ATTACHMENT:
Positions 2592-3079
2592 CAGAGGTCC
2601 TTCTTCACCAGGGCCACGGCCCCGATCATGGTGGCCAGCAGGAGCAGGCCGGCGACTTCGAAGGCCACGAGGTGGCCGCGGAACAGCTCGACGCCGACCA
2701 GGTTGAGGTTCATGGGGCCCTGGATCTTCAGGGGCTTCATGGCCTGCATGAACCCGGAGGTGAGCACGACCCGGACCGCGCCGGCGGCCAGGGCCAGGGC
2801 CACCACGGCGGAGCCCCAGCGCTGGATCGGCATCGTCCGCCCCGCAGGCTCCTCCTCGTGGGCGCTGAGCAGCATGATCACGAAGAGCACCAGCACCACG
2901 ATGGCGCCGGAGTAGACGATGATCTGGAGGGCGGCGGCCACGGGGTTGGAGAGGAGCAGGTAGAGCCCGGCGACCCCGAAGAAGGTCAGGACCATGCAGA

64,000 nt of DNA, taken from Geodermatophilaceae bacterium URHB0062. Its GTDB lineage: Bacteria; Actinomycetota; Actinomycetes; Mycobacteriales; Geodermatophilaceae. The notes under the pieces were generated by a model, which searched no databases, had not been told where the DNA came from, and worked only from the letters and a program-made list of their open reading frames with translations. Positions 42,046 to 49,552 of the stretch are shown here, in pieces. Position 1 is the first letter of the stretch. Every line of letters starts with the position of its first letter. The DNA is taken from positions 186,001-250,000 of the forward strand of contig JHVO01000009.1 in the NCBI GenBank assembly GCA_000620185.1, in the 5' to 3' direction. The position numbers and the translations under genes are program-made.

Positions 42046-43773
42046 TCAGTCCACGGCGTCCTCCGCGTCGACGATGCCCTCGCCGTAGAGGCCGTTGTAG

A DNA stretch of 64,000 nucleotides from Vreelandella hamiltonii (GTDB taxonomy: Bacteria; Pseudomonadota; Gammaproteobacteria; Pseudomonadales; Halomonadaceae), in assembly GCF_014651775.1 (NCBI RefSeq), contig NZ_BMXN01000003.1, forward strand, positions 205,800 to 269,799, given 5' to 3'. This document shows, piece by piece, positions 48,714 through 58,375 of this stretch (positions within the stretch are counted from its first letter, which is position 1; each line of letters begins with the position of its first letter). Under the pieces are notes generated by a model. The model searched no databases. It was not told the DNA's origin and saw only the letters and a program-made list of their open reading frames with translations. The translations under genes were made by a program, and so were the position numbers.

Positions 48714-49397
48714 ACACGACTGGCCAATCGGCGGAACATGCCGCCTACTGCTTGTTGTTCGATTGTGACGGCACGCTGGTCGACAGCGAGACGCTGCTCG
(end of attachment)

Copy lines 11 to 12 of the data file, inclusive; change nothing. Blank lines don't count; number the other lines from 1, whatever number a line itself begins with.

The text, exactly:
Positions 48714-49397
48714 ACACGACTGGCCAATCGGCGGAACATGCCGCCTACTGCTTGTTGTTCGATTGTGACGGCACGCTGGTCGACAGCGAGACGCTGCTCG